Wednesday, August 18, 2010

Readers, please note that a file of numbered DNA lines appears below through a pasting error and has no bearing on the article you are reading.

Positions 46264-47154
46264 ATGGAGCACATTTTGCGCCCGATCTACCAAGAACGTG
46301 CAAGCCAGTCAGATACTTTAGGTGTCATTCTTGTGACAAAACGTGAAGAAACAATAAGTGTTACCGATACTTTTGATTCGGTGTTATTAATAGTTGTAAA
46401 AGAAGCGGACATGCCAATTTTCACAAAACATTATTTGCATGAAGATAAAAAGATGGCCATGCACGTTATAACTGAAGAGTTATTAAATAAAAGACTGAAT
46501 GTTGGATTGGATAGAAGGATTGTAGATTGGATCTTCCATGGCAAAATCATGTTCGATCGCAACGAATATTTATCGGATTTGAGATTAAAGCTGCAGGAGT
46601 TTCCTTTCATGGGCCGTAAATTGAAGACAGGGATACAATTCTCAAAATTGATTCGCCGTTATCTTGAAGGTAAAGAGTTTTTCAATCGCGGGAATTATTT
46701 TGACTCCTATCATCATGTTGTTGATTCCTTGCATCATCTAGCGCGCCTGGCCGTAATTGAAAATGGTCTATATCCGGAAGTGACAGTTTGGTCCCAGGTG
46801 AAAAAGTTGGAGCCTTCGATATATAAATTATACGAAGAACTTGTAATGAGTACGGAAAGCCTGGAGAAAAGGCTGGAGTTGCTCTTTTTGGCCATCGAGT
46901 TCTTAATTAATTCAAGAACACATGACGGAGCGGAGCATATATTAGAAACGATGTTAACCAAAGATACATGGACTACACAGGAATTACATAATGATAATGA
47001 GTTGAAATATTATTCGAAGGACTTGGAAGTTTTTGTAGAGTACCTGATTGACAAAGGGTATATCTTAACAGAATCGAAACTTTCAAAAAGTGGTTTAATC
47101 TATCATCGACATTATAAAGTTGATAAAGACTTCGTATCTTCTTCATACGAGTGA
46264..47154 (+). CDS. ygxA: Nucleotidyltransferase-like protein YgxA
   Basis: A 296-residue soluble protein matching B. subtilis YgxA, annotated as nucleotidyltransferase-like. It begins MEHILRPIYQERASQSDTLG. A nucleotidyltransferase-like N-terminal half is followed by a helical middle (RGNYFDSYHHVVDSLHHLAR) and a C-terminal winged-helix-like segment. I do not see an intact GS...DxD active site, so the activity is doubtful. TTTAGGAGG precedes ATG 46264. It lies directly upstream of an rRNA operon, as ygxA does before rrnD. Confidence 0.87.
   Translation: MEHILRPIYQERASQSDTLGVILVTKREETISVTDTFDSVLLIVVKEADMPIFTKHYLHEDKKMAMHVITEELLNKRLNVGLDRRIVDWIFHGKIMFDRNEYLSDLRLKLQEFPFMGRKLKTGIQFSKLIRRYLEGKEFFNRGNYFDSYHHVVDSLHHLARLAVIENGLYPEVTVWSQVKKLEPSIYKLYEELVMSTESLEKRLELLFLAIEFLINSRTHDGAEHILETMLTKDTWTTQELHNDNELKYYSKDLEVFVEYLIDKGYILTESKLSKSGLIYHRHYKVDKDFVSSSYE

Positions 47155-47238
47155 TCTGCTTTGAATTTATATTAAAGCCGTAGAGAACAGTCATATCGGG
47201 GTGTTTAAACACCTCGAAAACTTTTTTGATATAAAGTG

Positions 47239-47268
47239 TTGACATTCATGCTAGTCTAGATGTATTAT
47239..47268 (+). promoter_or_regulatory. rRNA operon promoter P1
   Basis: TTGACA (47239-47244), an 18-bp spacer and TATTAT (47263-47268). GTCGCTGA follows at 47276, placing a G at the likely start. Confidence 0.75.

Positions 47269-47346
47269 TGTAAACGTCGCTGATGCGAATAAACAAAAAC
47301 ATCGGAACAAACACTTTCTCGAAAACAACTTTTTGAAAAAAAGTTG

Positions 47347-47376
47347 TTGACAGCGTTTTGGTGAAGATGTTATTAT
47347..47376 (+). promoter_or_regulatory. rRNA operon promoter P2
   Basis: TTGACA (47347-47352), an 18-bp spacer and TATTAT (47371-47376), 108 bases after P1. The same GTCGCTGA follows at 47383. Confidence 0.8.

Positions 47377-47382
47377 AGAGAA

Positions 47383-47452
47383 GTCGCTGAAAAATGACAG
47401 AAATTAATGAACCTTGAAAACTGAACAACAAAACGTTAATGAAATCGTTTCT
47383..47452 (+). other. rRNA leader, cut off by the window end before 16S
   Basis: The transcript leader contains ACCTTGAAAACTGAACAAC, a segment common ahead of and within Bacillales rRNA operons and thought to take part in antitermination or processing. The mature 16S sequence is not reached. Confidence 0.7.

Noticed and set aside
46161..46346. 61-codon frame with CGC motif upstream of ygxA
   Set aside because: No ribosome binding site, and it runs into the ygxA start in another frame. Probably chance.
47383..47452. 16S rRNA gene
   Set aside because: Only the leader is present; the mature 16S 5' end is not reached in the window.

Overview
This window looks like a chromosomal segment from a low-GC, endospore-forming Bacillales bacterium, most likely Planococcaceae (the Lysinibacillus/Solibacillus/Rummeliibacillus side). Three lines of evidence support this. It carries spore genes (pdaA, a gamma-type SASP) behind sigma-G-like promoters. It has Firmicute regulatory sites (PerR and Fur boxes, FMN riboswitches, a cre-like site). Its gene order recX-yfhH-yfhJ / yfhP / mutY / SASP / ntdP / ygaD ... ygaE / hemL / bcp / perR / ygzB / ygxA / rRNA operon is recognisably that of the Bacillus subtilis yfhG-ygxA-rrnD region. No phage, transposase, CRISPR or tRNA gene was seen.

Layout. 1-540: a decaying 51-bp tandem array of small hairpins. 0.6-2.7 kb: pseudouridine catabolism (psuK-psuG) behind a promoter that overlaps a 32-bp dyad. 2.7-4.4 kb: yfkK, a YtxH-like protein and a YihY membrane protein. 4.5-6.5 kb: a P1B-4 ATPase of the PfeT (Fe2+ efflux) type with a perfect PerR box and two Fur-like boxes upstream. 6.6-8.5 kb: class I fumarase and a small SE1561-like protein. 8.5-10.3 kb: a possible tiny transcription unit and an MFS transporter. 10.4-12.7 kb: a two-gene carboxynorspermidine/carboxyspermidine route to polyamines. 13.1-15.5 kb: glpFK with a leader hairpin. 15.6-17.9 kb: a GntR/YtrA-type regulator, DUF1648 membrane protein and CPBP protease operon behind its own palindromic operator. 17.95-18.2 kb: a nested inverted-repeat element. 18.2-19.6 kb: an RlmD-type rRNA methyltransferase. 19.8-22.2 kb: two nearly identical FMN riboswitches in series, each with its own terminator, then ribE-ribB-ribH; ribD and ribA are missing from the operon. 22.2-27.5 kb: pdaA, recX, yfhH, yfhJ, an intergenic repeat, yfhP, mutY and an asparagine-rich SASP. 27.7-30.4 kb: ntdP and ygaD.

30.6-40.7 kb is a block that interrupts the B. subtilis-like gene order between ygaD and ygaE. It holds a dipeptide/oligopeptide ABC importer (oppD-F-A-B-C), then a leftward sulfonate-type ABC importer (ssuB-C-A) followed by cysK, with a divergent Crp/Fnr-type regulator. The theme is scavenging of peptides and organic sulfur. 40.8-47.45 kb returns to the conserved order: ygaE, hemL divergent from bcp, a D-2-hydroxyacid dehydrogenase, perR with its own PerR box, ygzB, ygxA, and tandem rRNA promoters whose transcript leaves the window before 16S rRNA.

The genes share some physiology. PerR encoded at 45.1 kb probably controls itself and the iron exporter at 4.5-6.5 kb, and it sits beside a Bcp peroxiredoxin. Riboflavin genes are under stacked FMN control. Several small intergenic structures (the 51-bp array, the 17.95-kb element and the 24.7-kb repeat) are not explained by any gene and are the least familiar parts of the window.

When Geneva Meets Genetics: "This concept, labelled ‘science diplomacy’, is defined by Nina Fedoroff, the Science and Technology Adviser to the United States Secretary of State Hillary Clinton, as “the use of scientific collaborations among nations to address the common problems facing 21st century humanity and to build constructive international partnerships”. Although ‘science’ is difficult to define exactly, scientific interactions can refer to those between individual practising scientists, officials in science-focused policy bodies and non-government organisations, or institutions such as universities, research laboratories and national, scientific academies. In these circles, science diplomacy is the subject of increasing enthusiasm. The United Kingdom appointed its first Chief Scientific Adviser to the Foreign Office last year; Fedoroff was recently elected president of the prominent American Association for the Advancement of Science; and countries from Europe to Asia are beginning to invest in similar programs. This is because politicians, diplomats and scientists all see potential benefits in the many different forms that science diplomacy can assume."